|How to do it - those Kaweco Sports!|
Most recently, the Esterbrook name has been revived - not particularly successfully as far as the collecting community is concerned, since lovers of the vintage Esterbrook designs don't see the new pens as looking anything like the Esterbrook they love. It's actually a pity that this particular brand was chosen by Harpen to relaunch, because the Esterbrook J is absolutely iconic, with its shiny, shimmering celluloid and its bright colours.
Les Plumes de l'ange in Belgium offers nice looking pens, though nothing new; Manu Propria, relatively recently established by watchmaker Martin Pauli, offers fine urushi hand-made pens (I'm a huge fan of his Facebook posts - featuring not only his own work, but exhibitions of suiseki and bonsai). Then there are the various Kickstarter launches, including Karas Kustoms. There are also individual makers like Pierre Miller of Desiderata.
I'm not going to talk about the top of the market. I think different factors are at play there. But for a mid-market pen, say in the £20-80 range, what are the factors making for success?
- Identity. One of the difficulties with the new Esterbrooks is that frankly they don't have that strong a character. They could quite easily sit among a collection of Monteverdes or perhaps Jinhaos and you wouldn't spot the difference. On the other hand, Karas Kustoms has a very strong branding - massive metal pens, angular, featuring an engineering-heavy design that is functional and butch. Desiderata - very simple shapes, in rich materials, particularly wood: again very recognisable.
- Offer me some proper functionality. Pierre has evolved his pens to address what everyone inside the fountain pen community knows is a yawning gap - the modern flex pen. That's the same idea as Noodler's with the Ahab, a pen that conquered copperplate writers' hearts (or at least some of them). Offer me a range of nibs including italic options, stubs, fine (TWSBI is good at this). Don't (and Esterbrook, this is you!) offer me a medium nib and no choice.
- Don't be afraid of controversy! Noodlers and TWSBI are loved and hated in equal measure.But it's very clear what they stand for: user-tweakable pens, at a certain price point, with a certain style. (Incidentally, I wonder whether Noodlers' move up-market is the right way to go: the Konrad and Neponset are a lot more expensive than the Ahab and Creaper, and while Neponset does offer a music nib for quite a bit less than Platinum or Sailor, it's no longer cheap.) A successful brand is more likely to result if you strike out for a particular idea of what a pen should be - even if not everyone agrees with you.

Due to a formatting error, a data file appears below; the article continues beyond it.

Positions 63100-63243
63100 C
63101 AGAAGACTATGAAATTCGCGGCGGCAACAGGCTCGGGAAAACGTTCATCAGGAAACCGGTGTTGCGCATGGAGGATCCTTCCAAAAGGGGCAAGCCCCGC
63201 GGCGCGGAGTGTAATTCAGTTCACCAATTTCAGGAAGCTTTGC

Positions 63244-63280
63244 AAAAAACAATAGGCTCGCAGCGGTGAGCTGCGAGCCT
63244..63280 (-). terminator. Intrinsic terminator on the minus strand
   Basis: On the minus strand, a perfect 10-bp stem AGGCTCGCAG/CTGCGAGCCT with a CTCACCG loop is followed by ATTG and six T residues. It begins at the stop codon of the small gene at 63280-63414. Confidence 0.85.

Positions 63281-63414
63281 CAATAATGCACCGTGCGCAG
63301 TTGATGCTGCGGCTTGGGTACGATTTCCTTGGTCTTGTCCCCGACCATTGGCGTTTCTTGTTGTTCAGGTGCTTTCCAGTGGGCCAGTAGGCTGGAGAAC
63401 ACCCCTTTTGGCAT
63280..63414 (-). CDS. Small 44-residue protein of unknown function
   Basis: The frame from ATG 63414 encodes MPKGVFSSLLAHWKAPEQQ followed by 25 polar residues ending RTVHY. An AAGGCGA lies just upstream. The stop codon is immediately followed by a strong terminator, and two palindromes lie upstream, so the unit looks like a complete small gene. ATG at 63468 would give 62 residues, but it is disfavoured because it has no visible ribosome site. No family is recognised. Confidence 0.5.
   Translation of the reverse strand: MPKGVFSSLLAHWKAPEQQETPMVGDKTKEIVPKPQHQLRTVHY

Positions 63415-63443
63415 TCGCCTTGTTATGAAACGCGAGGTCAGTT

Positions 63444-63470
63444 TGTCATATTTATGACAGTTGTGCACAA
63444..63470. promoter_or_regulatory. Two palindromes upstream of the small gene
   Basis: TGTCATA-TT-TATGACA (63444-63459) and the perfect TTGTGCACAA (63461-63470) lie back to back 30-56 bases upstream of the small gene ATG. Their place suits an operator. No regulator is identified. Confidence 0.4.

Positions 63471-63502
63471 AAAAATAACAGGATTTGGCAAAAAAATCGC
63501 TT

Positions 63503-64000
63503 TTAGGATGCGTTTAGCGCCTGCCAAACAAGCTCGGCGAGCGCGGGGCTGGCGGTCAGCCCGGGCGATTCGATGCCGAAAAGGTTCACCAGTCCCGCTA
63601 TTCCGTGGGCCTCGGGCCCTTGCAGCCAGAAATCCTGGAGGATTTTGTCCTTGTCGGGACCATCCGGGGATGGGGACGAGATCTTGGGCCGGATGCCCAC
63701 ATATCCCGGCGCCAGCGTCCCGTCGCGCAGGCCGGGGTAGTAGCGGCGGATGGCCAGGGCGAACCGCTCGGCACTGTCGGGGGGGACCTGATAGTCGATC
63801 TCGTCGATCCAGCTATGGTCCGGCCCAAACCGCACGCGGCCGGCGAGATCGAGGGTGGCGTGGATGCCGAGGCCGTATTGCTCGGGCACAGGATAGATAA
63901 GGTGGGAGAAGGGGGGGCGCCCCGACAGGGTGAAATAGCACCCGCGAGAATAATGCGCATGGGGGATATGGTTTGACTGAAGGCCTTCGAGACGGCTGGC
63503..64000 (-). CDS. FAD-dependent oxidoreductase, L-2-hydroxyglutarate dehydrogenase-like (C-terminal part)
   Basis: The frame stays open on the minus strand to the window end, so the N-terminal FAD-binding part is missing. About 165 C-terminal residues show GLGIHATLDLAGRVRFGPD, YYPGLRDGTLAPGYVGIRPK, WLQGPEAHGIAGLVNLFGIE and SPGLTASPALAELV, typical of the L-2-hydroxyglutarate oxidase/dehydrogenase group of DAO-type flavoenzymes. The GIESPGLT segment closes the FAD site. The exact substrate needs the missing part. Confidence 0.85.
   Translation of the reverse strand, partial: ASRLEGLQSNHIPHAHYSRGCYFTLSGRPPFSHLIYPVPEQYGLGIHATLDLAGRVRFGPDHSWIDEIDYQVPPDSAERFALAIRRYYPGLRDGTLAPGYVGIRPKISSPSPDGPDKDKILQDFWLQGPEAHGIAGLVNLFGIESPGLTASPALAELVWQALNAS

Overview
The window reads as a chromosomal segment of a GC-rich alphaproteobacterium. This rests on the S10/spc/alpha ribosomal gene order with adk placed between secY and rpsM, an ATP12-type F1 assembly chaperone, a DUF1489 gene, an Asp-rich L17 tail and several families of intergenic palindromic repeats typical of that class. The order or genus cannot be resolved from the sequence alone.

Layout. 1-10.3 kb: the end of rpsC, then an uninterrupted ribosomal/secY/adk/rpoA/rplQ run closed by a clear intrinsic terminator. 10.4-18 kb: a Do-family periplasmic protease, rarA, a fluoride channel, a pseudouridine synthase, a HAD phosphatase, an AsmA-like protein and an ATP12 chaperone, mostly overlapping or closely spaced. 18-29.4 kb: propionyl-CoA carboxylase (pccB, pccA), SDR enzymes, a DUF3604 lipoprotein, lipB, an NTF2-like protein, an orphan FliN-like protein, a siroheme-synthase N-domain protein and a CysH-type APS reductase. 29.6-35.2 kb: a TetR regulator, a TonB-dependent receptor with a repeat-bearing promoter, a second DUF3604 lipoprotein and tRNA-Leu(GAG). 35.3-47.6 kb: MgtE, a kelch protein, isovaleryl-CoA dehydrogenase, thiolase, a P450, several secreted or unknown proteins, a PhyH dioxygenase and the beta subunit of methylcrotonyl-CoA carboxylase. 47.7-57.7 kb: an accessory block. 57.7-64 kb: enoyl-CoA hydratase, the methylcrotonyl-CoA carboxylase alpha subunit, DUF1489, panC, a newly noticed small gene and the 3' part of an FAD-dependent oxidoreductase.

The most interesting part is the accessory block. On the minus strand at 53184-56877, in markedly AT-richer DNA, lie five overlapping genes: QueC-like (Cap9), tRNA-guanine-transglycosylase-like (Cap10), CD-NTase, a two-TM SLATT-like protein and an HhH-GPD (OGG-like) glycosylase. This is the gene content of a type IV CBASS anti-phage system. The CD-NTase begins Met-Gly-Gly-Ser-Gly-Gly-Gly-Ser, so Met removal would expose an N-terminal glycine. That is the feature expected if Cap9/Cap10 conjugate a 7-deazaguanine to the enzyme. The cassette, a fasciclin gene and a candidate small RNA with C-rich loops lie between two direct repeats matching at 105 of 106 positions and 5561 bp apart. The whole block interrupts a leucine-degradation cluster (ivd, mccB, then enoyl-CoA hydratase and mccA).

- Target your market. Yes, Cross and Parker do well out of the corporate market and stationery shops. If you're a new fountain pen brand you won't be selling into those markets. If you're lucky you'll get distributed via Goulet Pens, Couronne du Comte, and other specialised retailers, or you'll be going through Etsy, Kickstarter, or your own online contacts (including FPN classifieds). Which means you're marketing to people who know how much Jinhao they can get for twenty quid, who want flex, or Japanese extra fine, or stubs, who want to know whether they can swap the nibs, who want fun filling systems or at least know the difference between vac-fillers and squeeze converters. You're not in a mass market any more. TWSBI goes one further, using social media to get its target market to comment on prototypes and make suggestions. Get your potential customers to design your pens, and they might even buy one or two.
- Give me modularity or give me death... If all you're offering me is one pen, then another pen, you have no advantage when I'm looking at my next purchase. If, on the other hand, you can offer me extra nibs, range extensions, swappable units... you might be on to a winner.
- ... or give me customisation. Of course, you can do both at the same time - a pen with nib options, clip options, extra this and that and the other. It's amazing that there are no options at all on some quite expensive pens, while I can buy a $40 pen from India and be asked what nib, what filling system, and what clip (or clipless) I'd like.